David Goldman for The New York Times
Hip resurfacing, an alternative to traditional hip replacement, at the Hospital for Special Surgery.
In another controversy involving all-metal hips, an influential group has found that there is insufficient evidence to show that an alternative technique known as hip resurfacing is as safe and effective as a traditional replacement.
The group, the California Technology Assessment Forum, reversed a position it took just last year, citing recent findings by orthopedic registries overseas that some resurfacing devices are failing prematurely and health concerns about metallic debris released as the devices wear.
The findings of the forum, which is financed by the Blue Shield of California Foundation, are not binding. Still, the group's report is likely to be disputed by advocates of resurfacing and patients who say they have benefited from the procedure.
Hip resurfacing differs from a traditional joint replacement in that more of a patient's thigh bone is preserved than in a standard operation. Doing so, device makers and orthopedic experts say, allows patients to remain active and preserves bone for future procedures.
The components used in a hip resurfacing device, like those used in so-called standard metal-on-metal hip implants, are made of metals like cobalt and chromium. As a result, metallic debris-related problems associated with all-metal standard hips have also turned up in some resurfacing patients.
In recent years, the use of resurfacing in women and older men has dropped amid reports that the procedure had failed prematurely among those particular groups of patients. Orthopedic experts say they still believe that resurfacing remains a valuable technique for younger and middle-age men.
In performing a review, the California Technology Assessment Forum examines existing studies and data to determine if a device or a procedure meets certain standards, like improving patient health outcomes. The review involving hip resurfacing looked at how that technique compared to benefits of a traditional hip replacement.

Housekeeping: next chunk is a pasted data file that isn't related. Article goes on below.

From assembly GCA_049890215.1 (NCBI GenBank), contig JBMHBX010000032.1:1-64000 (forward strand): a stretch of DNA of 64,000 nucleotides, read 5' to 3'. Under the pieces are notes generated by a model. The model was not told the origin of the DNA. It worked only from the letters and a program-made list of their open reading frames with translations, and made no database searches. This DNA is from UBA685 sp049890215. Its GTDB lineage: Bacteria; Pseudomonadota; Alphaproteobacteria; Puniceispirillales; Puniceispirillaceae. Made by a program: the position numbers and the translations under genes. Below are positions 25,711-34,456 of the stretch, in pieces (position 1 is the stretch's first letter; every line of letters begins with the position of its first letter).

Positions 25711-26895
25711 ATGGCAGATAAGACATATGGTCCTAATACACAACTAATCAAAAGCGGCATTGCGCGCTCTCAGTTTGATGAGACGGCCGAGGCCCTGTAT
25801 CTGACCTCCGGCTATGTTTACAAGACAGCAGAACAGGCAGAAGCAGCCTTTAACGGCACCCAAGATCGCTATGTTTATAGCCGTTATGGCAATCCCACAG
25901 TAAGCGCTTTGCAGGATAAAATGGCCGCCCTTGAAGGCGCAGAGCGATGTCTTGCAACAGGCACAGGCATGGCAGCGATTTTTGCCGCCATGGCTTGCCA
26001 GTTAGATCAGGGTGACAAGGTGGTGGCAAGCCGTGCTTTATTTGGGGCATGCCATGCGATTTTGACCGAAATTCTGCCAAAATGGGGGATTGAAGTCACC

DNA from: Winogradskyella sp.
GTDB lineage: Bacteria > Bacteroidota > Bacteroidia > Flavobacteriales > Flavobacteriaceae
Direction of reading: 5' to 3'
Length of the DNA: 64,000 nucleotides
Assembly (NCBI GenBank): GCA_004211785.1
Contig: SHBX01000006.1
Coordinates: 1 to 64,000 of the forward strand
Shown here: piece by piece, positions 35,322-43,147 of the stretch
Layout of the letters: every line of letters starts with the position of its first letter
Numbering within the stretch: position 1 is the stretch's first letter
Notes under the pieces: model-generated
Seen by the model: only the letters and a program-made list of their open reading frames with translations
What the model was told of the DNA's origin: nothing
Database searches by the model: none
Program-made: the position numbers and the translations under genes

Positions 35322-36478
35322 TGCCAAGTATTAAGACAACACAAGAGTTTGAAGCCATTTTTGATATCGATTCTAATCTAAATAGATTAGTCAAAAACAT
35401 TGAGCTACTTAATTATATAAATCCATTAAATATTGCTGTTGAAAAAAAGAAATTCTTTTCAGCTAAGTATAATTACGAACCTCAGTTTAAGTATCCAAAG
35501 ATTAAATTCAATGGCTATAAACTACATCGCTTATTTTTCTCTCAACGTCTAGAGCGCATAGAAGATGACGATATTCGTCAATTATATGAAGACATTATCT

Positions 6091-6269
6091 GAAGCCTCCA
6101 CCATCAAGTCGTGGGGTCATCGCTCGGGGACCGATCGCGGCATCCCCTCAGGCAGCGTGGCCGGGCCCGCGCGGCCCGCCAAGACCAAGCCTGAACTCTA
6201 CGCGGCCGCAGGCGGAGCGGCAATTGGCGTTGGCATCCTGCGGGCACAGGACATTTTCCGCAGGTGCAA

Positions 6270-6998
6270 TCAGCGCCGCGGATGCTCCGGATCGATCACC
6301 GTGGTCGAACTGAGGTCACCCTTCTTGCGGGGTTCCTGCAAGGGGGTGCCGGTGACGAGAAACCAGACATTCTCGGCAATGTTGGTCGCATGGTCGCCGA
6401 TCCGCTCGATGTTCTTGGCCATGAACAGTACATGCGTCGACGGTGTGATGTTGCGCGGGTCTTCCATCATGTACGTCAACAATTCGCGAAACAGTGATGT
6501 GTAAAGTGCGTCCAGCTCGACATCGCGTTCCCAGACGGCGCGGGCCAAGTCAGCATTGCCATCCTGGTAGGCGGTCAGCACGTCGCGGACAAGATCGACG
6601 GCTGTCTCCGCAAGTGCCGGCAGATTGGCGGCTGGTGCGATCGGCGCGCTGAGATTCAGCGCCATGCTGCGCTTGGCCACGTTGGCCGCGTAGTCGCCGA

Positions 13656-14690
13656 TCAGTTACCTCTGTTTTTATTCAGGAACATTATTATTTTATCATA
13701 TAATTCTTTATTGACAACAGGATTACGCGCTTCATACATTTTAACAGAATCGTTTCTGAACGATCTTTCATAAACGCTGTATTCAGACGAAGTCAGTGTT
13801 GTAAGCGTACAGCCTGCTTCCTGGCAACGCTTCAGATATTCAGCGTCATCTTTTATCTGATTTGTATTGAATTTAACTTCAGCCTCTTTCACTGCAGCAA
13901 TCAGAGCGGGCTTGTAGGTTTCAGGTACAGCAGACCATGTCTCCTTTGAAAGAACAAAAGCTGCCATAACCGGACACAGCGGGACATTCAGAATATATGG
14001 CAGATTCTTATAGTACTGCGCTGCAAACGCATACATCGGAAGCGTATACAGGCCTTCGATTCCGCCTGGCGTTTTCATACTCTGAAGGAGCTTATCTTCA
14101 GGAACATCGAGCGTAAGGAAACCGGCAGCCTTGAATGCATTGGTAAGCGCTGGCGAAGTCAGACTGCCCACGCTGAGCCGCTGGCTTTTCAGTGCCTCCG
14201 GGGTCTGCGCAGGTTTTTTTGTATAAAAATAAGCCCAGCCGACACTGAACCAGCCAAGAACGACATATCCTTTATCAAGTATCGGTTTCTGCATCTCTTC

The author of the report, Dr. Judith Walsh of the University of California, San Francisco, noted that the group's previous assessments of hip resurfacing indicated the lack of clinical trials directly comparing the outcomes of patients who got a hip resurfacing with similar patients who got a standard replacement.
Such studies have yet to be performed, Dr. Walsh wrote, an issue that has taken on new import because of recent information from databases in England and Australia showing higher-than-normal failure rates for some resurfacing devices. Little data also exists about the long-term health consequences of the metallic ions released by the devices, she noted.
"It is incumbent upon the hip resurfacing community to prove the efficacy and safety" of the procedure though clinical trials rather than "subjecting young patients" to potential long-term harm, Dr. Walsh concluded.
Dr. Edwin P. Su, an orthopedic surgeon at the Hospital for Special Surgery in New York who specializes in resurfacing, said the report failed to take into account a number of benefits for certain patients, including reduced potential for dislocating joints and increased mobility.
"I think there are significant benefits to hip resurfacing that make it worthwhile for a select group of patients," said Dr. Su, defining that group as active men who are younger than 65.
A spokesman for Blue Shield of California, Steve Shivinsky, said it would continue to cover resurfacing where medically necessary, reflecting the recommendation of a different panel.
The mostrecent report of the Australian orthopedic registry found that the so-called Birmingham hip, which is sold by Smith & Nephew, had the best results for a resurfacing device.
The registry also reported that overall use of resurfacing there was declining, and also decreasing in men over the age of 55 years.
Other groups are also planning in coming months to take a closer look at resurfacing. In its mostrecent report, the National Joint Registry of England and Wales noted that further studies were needed to determine whether hip resurfacing conferred true advantages over the standard.
The American Academy of Orthopedic Surgeons is also reviewing the issue.